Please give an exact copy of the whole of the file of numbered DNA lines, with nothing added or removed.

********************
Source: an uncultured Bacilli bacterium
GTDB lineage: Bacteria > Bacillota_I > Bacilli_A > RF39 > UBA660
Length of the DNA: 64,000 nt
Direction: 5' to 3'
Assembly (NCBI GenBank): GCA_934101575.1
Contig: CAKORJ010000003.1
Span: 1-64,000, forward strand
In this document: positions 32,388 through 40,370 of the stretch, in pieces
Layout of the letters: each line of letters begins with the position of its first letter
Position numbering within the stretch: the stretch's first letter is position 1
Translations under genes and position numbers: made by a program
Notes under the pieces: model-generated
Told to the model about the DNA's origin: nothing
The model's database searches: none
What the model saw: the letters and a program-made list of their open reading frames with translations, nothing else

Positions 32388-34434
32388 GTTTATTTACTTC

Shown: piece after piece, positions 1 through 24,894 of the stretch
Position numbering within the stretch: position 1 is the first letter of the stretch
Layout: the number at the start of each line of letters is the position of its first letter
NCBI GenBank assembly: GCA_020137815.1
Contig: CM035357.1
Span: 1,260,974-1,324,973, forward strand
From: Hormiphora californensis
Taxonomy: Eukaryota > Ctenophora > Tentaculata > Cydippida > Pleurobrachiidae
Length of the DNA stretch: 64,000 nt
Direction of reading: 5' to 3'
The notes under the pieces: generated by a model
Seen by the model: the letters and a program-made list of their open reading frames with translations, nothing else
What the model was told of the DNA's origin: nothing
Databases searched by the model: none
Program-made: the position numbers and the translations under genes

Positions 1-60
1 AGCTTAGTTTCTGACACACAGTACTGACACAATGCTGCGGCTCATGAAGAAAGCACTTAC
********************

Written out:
Source: an uncultured Bacilli bacterium
GTDB lineage: Bacteria > Bacillota_I > Bacilli_A > RF39 > UBA660
Length of the DNA: 64,000 nt
Direction: 5' to 3'
Assembly (NCBI GenBank): GCA_934101575.1
Contig: CAKORJ010000003.1
Span: 1-64,000, forward strand
In this document: positions 32,388 through 40,370 of the stretch, in pieces
Layout of the letters: each line of letters begins with the position of its first letter
Position numbering within the stretch: the stretch's first letter is position 1
Translations under genes and position numbers: made by a program
Notes under the pieces: model-generated
Told to the model about the DNA's origin: nothing
The model's database searches: none
What the model saw: the letters and a program-made list of their open reading frames with translations, nothing else

Positions 32388-34434
32388 GTTTATTTACTTC

Shown: piece after piece, positions 1 through 24,894 of the stretch
Position numbering within the stretch: position 1 is the first letter of the stretch
Layout: the number at the start of each line of letters is the position of its first letter
NCBI GenBank assembly: GCA_020137815.1
Contig: CM035357.1
Span: 1,260,974-1,324,973, forward strand
From: Hormiphora californensis
Taxonomy: Eukaryota > Ctenophora > Tentaculata > Cydippida > Pleurobrachiidae
Length of the DNA stretch: 64,000 nt
Direction of reading: 5' to 3'
The notes under the pieces: generated by a model
Seen by the model: the letters and a program-made list of their open reading frames with translations, nothing else
What the model was told of the DNA's origin: nothing
Databases searched by the model: none
Program-made: the position numbers and the translations under genes

Positions 1-60
1 AGCTTAGTTTCTGACACACAGTACTGACACAATGCTGCGGCTCATGAAGAAAGCACTTAC